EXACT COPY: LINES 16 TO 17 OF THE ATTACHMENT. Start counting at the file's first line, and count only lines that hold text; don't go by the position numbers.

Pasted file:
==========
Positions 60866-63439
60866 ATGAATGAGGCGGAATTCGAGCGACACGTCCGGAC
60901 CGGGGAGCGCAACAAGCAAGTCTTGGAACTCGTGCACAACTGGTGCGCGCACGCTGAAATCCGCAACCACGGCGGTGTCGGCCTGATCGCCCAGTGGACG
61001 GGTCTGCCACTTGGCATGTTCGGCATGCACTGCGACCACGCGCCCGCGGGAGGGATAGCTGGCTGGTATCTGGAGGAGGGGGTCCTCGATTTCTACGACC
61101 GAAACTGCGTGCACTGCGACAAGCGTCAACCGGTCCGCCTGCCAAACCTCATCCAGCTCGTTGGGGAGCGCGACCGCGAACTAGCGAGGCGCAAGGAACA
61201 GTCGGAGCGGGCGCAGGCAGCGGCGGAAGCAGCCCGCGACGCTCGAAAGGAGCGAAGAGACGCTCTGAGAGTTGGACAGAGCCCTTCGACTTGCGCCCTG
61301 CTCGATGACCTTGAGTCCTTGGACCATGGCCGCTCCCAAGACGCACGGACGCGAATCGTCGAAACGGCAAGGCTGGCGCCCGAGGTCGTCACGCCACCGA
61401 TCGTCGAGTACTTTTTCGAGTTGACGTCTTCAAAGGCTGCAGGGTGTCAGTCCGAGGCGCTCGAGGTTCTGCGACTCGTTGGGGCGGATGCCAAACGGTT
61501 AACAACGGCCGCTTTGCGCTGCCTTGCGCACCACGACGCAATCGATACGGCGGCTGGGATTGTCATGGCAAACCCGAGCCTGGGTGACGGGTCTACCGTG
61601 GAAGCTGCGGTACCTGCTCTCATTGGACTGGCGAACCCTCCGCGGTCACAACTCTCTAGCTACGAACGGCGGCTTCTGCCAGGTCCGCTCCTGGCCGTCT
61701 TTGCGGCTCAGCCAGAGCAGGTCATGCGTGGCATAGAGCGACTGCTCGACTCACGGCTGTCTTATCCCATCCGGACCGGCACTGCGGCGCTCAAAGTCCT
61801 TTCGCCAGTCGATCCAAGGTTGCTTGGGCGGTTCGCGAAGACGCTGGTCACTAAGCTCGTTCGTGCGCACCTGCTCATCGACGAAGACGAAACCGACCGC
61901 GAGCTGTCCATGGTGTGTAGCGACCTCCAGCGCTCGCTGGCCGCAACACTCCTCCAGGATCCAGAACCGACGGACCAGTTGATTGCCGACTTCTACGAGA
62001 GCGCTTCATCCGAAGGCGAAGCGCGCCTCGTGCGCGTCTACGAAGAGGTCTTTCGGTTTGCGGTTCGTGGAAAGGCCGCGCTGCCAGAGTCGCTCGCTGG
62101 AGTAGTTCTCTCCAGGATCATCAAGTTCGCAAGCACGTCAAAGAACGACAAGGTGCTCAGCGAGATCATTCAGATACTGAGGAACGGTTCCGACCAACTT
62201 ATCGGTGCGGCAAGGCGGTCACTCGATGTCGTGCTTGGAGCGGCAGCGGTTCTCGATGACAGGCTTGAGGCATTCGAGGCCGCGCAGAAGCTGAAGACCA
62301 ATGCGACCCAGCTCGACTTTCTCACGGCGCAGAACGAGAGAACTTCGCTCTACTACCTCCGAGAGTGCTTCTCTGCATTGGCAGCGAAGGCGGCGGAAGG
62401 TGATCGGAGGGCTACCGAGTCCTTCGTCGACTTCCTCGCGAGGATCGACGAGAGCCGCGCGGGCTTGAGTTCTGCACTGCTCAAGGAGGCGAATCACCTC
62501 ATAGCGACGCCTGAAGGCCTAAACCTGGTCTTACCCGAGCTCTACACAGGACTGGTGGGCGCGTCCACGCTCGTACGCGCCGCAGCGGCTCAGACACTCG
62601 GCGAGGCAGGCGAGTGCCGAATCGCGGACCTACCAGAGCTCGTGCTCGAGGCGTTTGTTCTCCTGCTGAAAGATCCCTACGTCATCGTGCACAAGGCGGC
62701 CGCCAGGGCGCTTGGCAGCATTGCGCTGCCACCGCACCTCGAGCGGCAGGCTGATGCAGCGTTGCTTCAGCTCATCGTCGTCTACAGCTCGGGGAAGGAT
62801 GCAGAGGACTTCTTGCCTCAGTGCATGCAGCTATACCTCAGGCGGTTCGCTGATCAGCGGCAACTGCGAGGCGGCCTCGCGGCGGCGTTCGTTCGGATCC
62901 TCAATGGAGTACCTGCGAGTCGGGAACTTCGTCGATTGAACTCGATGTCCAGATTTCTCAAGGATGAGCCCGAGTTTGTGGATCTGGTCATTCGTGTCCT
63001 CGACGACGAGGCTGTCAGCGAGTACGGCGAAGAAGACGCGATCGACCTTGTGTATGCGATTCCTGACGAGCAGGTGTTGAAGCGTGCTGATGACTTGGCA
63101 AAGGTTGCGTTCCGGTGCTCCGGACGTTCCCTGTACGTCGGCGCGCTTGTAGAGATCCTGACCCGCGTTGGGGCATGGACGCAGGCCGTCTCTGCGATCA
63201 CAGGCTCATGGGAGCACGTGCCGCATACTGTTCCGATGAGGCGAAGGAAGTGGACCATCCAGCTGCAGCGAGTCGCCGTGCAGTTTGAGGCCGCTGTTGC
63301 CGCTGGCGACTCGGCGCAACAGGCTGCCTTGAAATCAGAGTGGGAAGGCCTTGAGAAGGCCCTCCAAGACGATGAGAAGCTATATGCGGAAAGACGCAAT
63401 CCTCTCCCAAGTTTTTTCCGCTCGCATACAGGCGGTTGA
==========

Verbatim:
62201 ATCGGTGCGGCAAGGCGGTCACTCGATGTCGTGCTTGGAGCGGCAGCGGTTCTCGATGACAGGCTTGAGGCATTCGAGGCCGCGCAGAAGCTGAAGACCA
62301 ATGCGACCCAGCTCGACTTTCTCACGGCGCAGAACGAGAGAACTTCGCTCTACTACCTCCGAGAGTGCTTCTCTGCATTGGCAGCGAAGGCGGCGGAAGG